Roundtable On Strike And Collective Bargaining July 29th 2010

In every modern economic system, it is inevitable that forces of labour and capital would have dissenting views with each side resorting to measures through which it can press home its demands. In this vein, collective bargaining and strikes are important mechanisms through which the worker can engage the employer in a dialogue to meet its demands. Strikes if unregulated may spiral out of control with attendant consequences for the polity.

In recognition of the importance of creating a stable work environment in Nigeria, the Nigerian Institute of Advanced Legal Studies, in fulfillment of its mandate under the auspices of Babatunde Adejumo Centre for Industrial and Labour Law, organized a one-day Roundtable on the Right to Strike and Collective Bargaining. In attendance were stakeholders and interested persons of the society and diverse walks of life. Notably, there were representatives from the PENGASSAN, NURTW, RATTAWU, National Library of Nigeria, ABCON, National Orthopaedic Hospital, National Industrial Court, Nigerian Insurers’ Association of Nigeria, private legal practitioners and members of the academia.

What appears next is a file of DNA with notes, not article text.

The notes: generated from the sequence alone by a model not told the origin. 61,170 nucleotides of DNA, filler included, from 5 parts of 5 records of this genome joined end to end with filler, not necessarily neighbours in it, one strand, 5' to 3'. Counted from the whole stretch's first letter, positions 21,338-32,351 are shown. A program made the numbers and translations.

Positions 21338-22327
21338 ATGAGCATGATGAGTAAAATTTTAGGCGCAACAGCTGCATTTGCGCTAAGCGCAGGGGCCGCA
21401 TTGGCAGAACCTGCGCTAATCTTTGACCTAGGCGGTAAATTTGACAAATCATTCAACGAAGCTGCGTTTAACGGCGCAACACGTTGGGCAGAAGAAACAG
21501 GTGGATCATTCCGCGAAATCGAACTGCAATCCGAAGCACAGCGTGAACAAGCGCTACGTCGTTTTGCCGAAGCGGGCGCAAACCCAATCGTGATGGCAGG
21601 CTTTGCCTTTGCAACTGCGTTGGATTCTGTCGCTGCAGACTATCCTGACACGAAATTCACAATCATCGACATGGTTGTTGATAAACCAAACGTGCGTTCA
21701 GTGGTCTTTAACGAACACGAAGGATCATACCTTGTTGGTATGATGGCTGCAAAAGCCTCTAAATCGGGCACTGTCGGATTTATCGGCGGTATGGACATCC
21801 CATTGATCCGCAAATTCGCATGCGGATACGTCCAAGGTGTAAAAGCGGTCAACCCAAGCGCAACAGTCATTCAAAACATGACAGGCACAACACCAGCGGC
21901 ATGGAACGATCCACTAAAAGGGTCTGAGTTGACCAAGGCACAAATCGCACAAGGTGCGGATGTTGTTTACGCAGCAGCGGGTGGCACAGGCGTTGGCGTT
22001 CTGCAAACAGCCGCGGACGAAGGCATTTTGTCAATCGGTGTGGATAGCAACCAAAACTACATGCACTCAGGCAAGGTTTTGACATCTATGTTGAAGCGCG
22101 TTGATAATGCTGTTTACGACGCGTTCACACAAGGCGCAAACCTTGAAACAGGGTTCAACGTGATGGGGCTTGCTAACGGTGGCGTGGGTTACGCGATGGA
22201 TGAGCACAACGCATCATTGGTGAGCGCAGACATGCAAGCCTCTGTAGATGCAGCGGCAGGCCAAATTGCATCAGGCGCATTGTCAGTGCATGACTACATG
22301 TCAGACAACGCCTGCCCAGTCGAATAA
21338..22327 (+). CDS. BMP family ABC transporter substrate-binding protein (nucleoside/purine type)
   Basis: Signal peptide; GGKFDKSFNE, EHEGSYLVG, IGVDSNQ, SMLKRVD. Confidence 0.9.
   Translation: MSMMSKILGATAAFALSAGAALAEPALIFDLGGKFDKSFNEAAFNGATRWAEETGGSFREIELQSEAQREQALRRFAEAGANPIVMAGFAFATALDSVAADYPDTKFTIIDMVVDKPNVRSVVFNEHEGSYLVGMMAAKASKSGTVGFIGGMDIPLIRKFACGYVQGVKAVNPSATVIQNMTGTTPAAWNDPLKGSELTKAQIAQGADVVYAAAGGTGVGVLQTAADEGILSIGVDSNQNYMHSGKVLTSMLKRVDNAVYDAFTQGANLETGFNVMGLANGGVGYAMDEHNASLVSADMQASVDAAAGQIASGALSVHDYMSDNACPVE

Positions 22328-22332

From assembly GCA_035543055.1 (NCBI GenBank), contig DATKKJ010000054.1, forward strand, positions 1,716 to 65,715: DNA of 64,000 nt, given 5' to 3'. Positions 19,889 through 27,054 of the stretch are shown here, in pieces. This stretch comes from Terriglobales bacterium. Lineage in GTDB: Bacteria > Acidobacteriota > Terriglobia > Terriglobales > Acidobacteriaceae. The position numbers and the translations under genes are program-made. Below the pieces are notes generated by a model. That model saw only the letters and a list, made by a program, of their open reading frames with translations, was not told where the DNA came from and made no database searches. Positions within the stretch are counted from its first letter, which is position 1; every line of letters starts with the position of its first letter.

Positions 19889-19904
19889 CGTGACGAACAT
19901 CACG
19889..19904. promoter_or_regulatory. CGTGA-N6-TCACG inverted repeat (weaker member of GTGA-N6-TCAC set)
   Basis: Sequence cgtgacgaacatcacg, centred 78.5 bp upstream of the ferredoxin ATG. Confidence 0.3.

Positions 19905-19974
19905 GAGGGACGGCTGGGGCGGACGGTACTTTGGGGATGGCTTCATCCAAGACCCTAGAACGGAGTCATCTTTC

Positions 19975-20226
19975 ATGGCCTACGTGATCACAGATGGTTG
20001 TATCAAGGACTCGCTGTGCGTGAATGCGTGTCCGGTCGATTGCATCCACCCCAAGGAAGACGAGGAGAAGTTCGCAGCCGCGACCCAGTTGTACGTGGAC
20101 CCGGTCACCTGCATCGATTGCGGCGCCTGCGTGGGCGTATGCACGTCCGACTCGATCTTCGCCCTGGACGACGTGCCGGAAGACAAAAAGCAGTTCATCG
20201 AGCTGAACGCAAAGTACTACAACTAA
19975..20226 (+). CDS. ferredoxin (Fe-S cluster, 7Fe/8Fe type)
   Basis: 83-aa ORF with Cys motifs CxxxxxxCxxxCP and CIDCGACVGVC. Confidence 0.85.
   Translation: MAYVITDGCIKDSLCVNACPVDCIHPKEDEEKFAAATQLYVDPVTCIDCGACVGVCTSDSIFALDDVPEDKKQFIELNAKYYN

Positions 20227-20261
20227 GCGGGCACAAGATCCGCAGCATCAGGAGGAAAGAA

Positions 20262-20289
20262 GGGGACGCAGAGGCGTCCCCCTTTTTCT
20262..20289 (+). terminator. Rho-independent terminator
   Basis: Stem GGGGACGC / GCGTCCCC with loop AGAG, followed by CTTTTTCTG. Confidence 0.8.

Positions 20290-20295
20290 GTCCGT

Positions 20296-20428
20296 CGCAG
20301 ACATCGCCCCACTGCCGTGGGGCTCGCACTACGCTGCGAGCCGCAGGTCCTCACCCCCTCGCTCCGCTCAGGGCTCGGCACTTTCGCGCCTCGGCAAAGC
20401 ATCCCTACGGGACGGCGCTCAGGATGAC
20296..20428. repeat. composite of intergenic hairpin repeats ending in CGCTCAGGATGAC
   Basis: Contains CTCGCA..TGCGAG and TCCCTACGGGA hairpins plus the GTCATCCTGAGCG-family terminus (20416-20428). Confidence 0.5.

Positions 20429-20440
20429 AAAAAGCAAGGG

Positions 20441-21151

Perspectives at the roundtable included:
–       international and Regional Instruments Affirming the Right to Strike
–       restrictions and Limitations on the Exercise of the right to strike
–       picketing and the right to strike
–       overview of strikes and collective bargaining in Nigeria
–       trade unions and collective bargaining

The Roundtable observed as follows:
1.  The right to strike is seen as a fundamental right.